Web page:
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RFK Arrives in West Germany

June 25, 1964 - Attorney General Robert F. Kennedy arrived in West Germany today to retrace his brother’s footsteps of a year ago.

His two-day visit to Bonn and West Berlin began at Frankfurt Airport. He will unveil a plaque tomorrow in City Hall Square in West Berlin, where President Kennedy captured German hearts with the cry, “I am a Berliner!”

Welcomed by Lieutenant General Creighton Abrams, Commander of the United States V Corps, and a crowd of cheering Americans, Mr. Kennedy said his visit was intended to “strengthen our ties of friendship with the German people.”

The Attorney General delivered the same message in greater detail in calls on President Heinrich Lübke (left), Chancellor Ludwig Erhard, and former Chancellor Konrad Adenauer.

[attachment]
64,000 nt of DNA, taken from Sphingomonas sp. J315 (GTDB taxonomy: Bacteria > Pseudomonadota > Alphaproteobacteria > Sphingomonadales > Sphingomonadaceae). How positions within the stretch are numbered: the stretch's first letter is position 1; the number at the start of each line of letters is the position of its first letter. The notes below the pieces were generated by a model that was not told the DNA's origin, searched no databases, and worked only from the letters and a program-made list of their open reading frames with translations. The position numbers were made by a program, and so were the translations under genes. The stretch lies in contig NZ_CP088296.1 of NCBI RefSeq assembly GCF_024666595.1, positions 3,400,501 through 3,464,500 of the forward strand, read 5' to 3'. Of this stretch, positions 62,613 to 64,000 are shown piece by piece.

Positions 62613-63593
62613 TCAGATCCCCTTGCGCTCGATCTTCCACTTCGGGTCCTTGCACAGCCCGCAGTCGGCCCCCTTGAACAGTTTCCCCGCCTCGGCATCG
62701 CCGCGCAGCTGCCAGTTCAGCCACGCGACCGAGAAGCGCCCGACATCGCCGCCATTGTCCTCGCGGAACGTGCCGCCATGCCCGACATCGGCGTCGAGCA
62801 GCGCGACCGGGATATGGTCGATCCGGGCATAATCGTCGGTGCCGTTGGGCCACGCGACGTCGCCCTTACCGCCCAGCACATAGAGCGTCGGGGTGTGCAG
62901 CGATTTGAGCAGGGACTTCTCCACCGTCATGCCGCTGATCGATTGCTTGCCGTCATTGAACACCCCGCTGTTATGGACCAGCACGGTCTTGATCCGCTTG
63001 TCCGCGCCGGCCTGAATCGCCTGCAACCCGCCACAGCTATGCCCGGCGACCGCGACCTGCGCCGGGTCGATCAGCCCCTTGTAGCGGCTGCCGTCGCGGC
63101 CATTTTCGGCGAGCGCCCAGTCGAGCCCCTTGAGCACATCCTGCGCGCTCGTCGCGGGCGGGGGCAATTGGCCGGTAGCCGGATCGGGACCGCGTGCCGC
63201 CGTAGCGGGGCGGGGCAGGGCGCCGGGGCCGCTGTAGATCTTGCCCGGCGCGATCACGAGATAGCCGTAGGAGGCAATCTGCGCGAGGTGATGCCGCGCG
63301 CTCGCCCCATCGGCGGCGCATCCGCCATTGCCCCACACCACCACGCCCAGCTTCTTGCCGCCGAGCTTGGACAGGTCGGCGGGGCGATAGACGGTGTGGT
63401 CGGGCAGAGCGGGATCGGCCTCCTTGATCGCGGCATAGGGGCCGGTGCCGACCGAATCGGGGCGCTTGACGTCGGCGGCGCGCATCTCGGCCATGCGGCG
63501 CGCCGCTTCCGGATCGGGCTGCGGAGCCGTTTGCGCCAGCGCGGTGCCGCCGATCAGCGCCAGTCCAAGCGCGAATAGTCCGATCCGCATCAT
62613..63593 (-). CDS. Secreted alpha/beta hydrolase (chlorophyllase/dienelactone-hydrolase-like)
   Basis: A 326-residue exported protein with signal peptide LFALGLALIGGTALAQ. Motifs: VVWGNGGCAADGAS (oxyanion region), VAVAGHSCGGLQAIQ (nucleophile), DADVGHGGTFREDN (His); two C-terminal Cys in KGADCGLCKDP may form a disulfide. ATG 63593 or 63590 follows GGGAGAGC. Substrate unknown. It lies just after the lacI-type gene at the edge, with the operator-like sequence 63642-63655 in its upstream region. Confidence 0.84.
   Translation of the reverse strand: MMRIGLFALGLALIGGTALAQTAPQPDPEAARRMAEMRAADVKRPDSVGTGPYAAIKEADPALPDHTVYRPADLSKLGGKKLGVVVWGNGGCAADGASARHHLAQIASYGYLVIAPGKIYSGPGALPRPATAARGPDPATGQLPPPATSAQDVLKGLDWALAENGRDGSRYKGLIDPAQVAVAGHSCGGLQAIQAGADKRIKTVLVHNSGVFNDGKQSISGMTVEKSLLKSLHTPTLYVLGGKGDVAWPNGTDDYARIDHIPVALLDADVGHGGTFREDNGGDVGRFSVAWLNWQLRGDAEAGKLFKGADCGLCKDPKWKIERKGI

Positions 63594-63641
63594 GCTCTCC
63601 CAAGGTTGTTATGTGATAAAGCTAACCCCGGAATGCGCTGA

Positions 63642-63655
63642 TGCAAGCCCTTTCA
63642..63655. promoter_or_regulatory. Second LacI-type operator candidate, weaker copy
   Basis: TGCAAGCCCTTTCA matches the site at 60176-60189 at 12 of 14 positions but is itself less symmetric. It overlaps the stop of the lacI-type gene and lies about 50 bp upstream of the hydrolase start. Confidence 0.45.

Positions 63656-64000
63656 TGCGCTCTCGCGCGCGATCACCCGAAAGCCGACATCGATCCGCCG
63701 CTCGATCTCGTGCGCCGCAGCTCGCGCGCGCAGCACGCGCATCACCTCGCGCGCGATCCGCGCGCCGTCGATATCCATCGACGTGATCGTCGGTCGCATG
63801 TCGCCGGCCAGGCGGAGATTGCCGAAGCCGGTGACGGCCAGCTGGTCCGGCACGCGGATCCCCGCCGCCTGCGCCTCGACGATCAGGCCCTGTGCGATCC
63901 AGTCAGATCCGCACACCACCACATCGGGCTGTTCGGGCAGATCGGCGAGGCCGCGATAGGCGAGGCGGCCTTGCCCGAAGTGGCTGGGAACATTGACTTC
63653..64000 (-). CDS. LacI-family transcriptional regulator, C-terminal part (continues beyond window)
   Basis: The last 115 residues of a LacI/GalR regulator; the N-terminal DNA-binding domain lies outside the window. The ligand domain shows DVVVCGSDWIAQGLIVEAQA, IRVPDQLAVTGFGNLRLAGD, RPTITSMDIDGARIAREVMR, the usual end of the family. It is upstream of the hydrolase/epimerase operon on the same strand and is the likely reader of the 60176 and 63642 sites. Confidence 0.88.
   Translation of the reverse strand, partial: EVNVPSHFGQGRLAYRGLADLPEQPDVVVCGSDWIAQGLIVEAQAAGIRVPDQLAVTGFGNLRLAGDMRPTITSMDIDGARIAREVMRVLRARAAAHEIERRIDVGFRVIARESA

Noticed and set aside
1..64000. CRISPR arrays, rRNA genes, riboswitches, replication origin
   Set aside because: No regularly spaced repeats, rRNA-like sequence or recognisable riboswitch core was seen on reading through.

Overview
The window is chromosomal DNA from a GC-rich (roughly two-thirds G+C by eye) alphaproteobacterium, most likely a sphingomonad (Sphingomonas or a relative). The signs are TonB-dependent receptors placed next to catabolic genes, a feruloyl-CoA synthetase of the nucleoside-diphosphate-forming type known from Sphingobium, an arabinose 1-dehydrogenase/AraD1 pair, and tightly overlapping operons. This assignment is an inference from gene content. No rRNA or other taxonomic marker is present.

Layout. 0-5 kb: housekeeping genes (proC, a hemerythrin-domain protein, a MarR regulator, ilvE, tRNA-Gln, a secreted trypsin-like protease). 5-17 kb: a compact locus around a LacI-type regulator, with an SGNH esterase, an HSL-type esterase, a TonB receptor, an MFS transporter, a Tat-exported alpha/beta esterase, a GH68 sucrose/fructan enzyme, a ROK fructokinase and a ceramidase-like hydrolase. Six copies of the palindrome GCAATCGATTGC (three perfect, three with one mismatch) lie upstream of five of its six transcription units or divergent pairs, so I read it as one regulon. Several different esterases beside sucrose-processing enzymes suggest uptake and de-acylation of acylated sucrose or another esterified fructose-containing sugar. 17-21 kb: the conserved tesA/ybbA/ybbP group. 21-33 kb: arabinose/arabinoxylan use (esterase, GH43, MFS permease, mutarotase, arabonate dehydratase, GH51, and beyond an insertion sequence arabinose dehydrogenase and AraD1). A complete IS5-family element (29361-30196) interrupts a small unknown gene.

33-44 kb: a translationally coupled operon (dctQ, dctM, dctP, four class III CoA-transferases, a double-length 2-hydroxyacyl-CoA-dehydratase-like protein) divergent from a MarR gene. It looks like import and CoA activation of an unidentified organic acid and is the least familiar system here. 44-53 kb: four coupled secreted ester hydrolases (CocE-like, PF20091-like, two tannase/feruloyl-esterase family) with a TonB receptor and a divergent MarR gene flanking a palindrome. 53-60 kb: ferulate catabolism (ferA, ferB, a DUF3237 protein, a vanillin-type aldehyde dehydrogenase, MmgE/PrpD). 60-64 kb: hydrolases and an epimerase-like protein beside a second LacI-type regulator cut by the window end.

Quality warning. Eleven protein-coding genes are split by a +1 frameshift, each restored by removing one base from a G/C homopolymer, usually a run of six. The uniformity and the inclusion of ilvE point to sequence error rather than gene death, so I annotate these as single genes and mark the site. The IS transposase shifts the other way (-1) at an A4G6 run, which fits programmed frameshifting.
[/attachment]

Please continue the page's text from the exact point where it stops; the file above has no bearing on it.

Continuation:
He spent an hour with Dr. Erhard in the Parliament building, where the Chancellor had just lectured his countrymen on the dangers of letting prosperity get out of hand. Mr. Kennedy gave Dr. Erhard a bound volume of President Kennedy’s major speeches.

Immediately after his arrival by helicopter from Frankfurt, Mr. Kennedy drove to the home of Foreign Minister Gerhard Schröder for luncheon. Informed sources said that one topic of discussion was the parallel efforts of Bonn and Washington to improve relations with eastern European countries.

Mr. Kennedy will go on to Poland Saturday for a two-day visit.

At a brief news conference in Frankfurt, Mr. Kennedy said his trip to Warsaw and Cracow was “part of the efforts of the American Government to improve relations with countries behind the Iron Curtain and to advance our policy of relaxing tension.”

Mr. Kennedy was greeted by his wife, Ethel, and three of their children upon his arrival in Bonn.

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